Use these pointers:

 

Watch out for these essential skills

  • Call control and the ability to remain calm under pressure
  • Communicating clearly and confidently, also grammar and spelling
  • Ability to follow through from the initial call to any follow-up correspondence
  • Ability to handle delicate situations and attention to detail

 

Ability to remain calm under pressure

It’s one of the key attributes you should look out for when recruiting contact centre agents. Clear communications skills, remaining calm under pressure, confidence and expert knowledge are essential.

 

Competence-based interview

Be sure to test skills and competencies of an agent with live role play action. Make the scenario as close to the actual contact centre environment as possible, it will contribute to the recruitment process tremendously and also make it as interactive as possible. Also, request for real-life examples when the candidate is speaking about previous experience, this will serve as great insight as to what should you look out for during the role play stage.

 

Recruit in numbers

Try to always recruit groups of five to eight future contact centre agents, and possibly avoid recruiting one agent at a time. Small groups will allow your future employees to learn from one another during the training process. This will also strengthen their self-esteem, especially in newbies that are entering the industry for the first time since they are not alone. Make sure that agents are aware that “there are no silly questions” during the training process, make them feel comfortable while asking even the most obvious ones.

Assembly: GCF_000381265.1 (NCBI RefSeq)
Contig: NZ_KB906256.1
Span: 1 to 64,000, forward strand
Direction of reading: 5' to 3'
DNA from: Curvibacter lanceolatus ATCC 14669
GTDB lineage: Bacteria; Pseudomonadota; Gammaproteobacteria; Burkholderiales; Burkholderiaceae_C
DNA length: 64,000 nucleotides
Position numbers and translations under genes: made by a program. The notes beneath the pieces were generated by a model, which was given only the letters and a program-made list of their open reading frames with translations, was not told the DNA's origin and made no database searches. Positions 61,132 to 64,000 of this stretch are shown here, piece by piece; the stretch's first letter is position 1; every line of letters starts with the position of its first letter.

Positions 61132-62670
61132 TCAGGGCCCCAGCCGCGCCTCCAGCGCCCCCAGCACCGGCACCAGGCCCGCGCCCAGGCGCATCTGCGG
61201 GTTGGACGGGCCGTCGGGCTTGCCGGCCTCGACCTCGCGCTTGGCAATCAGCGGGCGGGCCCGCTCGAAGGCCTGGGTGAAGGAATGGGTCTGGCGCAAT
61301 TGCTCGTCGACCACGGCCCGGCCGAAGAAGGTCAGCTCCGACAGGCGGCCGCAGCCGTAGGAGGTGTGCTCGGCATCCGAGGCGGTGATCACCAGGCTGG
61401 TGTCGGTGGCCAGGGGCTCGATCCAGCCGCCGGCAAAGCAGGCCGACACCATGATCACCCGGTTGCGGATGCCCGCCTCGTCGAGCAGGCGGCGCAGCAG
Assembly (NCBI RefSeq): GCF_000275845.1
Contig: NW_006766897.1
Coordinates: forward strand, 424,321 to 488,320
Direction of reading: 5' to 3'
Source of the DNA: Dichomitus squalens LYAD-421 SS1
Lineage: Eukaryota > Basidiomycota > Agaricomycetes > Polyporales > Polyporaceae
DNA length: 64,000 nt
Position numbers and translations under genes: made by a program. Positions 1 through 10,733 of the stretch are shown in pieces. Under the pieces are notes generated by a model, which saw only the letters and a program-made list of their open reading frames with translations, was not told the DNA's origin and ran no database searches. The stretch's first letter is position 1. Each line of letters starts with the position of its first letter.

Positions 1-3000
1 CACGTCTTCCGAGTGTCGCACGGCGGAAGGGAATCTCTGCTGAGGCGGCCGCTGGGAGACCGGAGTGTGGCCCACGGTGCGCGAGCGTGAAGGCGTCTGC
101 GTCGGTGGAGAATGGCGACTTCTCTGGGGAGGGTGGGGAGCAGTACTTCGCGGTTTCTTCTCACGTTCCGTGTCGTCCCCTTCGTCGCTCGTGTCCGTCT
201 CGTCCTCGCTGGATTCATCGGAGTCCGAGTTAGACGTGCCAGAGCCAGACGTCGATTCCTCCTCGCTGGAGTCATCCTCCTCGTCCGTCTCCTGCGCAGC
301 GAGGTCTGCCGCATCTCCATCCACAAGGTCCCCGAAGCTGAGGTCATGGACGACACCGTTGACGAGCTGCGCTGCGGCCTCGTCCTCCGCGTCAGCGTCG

Clear expectations

Be clear on what is expected of a particular project or a team. Be precise when explaining about company culture and policies. Honesty during the interview really helps, if an agent finds something uncomfortable after becoming an employee he’ll be more likely to quit, or won’t be as efficient as you expected him to be from the information gathered during the recruitment process. Be honest – it’s that simple.

 

Training

With attrition rates for contact and call centres, especially in the multilingual environment are on an all time high – the average turnover rates are higher than any other industry. You can tone those rates down easily, invest in training and coaching. Prepare your new agents, show them what to expect and playback some difficult calls that ended in a successful resolution. Five to three days of training is money well spent.